If you need to increase your daily caloric intake, a protein bar can give you around 250 additional kcal per day, some provide more. While eating a protein bar is better than relying on fatty foods and sugary snacks, you should instead try to aim for regular meals and healthy snacks for weight gain. But having a protein bar in your pocket can help. Just look for bars that contain fewer refined and processed ingredients, artificial sweeteners and additives.

Muscle gain

Adding protein to your diet can help you gain muscle. Indeed, healthy, protein-rich foods can help muscles repair themselves after exercise, thereby stimulating muscle growth.

the International Society of Sports Nutrition advises eating up to 3g of protein per kilogram of body weight each day, to optimize muscle growth during high-intensity resistance training. While he recommends opting for protein-rich whole foods, he also says the best protein powders and supplements are a convenient and easy way to get more protein in your diet.

Man eating a protein bar

(Image credit: Getty Images)

meal replacement

Some days you just don’t have time to sit down and eat breakfast. So grabbing a protein bar before you go out can give you the energy you need to start the day. Just make sure you don’t do it every day.

Convenient and fast energy boost

If you’re tired after a workout at the gym or just need a mid-afternoon boost, a protein bar can help give you some extra energy fast. Although you can achieve the same effect with a healthy snack, it may not be as portable and easy to eat as a protein bar.

Protein Bars: Cons and Considerations

Although protein bars can be a quick and effective snack to boost your energy levels and protein intake, it’s always best to meet your nutritional needs through a healthy, balanced diet, using unprocessed and unprocessed ingredients. refined. The following points should be kept in mind if you are considering adding protein bars to your diet or increasing what you are already eating.

  • You may be eating too much protein. The recommended daily allowance (RDA) for protein is 0.8 g per kilogram of body weight. This means that the average 200 pound man needs about 72g of protein per day. While that sounds like a lot of protein bars, consider the other proteins in your diet, from sources like meat, fish, eggs, and milk.. In fact, the Dietary Guidelines for Americans say that men between the ages of 19 and 59 are already eating too much protein.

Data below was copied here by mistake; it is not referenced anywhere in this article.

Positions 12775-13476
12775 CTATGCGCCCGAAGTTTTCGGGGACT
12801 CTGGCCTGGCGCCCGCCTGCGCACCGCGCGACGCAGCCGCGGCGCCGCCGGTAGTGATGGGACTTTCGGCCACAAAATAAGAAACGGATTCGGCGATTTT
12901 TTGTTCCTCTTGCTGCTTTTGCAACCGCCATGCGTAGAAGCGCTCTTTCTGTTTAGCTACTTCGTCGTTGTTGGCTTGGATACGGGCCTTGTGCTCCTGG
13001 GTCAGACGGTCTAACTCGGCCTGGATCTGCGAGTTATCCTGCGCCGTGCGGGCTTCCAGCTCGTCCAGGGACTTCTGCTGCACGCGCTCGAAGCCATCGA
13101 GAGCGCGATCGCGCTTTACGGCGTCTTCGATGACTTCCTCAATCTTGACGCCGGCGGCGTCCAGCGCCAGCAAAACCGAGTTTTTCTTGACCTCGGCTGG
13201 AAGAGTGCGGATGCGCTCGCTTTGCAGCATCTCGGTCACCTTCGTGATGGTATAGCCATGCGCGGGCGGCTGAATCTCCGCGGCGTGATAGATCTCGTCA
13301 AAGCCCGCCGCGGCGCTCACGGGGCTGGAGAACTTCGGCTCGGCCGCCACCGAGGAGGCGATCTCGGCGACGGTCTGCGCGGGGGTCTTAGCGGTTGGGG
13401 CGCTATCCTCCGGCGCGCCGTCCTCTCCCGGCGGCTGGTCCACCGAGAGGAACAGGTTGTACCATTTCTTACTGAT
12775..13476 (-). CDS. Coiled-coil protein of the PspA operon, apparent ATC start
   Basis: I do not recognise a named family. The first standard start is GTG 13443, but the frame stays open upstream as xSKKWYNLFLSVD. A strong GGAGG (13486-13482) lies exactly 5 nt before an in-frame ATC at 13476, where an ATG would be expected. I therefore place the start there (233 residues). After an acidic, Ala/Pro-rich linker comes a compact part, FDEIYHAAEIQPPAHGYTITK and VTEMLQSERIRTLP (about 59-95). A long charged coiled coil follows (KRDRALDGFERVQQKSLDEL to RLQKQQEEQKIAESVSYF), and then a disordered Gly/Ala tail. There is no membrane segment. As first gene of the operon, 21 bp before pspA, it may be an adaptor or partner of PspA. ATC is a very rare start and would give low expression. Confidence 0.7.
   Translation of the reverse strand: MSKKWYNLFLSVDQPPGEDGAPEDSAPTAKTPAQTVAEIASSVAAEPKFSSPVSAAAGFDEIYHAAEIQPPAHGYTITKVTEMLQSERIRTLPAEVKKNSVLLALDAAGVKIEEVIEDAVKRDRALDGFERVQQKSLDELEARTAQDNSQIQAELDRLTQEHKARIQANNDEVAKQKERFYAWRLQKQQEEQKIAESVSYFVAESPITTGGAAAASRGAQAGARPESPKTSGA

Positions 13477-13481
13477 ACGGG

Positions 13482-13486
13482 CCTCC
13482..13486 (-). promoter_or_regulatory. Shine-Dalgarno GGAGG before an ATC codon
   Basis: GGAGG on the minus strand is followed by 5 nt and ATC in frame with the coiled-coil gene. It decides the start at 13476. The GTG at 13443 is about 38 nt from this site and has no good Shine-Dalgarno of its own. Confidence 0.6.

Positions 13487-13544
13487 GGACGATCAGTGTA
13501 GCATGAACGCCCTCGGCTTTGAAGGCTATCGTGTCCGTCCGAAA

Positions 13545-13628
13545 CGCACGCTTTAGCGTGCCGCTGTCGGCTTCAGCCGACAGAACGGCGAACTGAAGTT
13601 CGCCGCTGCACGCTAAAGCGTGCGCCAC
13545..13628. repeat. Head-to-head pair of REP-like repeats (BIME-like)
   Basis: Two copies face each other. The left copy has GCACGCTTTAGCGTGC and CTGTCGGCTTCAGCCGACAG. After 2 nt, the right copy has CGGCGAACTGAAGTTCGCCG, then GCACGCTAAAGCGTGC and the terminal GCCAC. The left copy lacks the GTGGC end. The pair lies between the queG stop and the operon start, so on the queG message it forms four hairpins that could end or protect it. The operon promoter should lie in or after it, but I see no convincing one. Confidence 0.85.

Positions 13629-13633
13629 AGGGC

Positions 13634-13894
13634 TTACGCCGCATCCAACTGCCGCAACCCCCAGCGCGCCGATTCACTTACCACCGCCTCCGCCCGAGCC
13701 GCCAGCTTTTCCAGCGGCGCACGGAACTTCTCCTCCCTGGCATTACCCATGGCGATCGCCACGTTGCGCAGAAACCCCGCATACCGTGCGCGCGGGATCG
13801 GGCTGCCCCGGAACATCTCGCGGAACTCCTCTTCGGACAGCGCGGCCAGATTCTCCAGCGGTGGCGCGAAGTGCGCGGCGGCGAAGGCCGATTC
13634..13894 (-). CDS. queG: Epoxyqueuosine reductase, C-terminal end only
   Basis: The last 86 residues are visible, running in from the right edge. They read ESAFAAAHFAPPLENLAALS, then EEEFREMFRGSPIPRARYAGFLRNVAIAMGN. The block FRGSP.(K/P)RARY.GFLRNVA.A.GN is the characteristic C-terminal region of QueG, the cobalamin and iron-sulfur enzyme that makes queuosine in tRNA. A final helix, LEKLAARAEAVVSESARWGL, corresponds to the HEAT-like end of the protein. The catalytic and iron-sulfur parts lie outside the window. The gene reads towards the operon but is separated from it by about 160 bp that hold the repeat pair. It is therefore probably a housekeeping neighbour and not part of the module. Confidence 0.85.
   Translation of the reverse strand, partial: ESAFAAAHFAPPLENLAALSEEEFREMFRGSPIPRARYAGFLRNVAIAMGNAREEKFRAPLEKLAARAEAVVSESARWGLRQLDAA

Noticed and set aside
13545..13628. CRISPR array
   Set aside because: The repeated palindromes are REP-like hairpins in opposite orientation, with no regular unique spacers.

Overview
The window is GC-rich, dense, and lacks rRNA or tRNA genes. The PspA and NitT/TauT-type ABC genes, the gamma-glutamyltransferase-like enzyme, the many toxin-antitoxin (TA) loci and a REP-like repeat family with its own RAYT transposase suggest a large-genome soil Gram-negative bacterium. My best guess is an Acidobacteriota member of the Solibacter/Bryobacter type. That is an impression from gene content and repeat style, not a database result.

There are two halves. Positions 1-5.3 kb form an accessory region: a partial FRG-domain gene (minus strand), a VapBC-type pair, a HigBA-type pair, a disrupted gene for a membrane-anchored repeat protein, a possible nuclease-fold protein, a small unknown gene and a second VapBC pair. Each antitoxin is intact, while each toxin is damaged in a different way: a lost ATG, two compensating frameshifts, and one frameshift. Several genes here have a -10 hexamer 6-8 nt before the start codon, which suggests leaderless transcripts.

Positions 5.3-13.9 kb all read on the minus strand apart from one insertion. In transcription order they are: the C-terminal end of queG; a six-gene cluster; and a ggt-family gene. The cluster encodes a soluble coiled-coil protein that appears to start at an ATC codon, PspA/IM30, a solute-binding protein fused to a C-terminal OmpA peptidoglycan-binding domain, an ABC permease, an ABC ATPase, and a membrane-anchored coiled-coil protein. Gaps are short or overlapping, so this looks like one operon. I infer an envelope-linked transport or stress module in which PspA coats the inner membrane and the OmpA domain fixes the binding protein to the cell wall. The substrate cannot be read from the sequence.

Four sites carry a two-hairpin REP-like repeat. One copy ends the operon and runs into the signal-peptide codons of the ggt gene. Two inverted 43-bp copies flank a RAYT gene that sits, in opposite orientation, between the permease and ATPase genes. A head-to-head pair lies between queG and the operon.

• Protein bars can be expensive. If you’re used to using a protein bar as a gym prep or an afternoon snack, the costs will increase. With an average protein bar between $1 and $4, you could end up spending over $100 a month. That’s probably more than your gym membership. Replacing your protein bar with a high-protein homemade snack a few days a week can save you money and ensure you have a varied and healthy diet.
  • Some protein bars contain so much sugar and refined ingredients that they are not far from chocolate bars. Reviewing the nutritional information on the back of your favorite bar can help you decide if it’s right for you or if you need to switch brands. Even better, you can make your own protein bars at home, so you know exactly what ingredients are in them.


Jäger, R., Kerksick, CM, Campbell, BI, Cribb, PJ, Wells, SD, Skwiat, TM, Purpura, M., Ziegenfuss, TN, Ferrando, AA, Arent, SM, Smith-Ryan, AE, Stout, JR, Arciero, PJ, Ormsbee, MJ, Taylor, LW, Wilborn, CD, Kalman, DS, Kreider, RB, Willoughby, DS, Hoffman, JR, … Antonio, J. (2017). Stand position of the International Society of Sports Nutrition: protein and exercise. Journal of the International Society of Sports Nutrition, 14, 20.

Park, D., Lee, HJ and Son, SM (2019). Effects of a low-calorie diet including a high-protein, low-carbohydrate protein bar on weight loss and serum lipid indicators in overweight women according to dietary compliance. Korean Journal of Community Nutrition. The Korea Community Nutrition Society.

Comments are closed.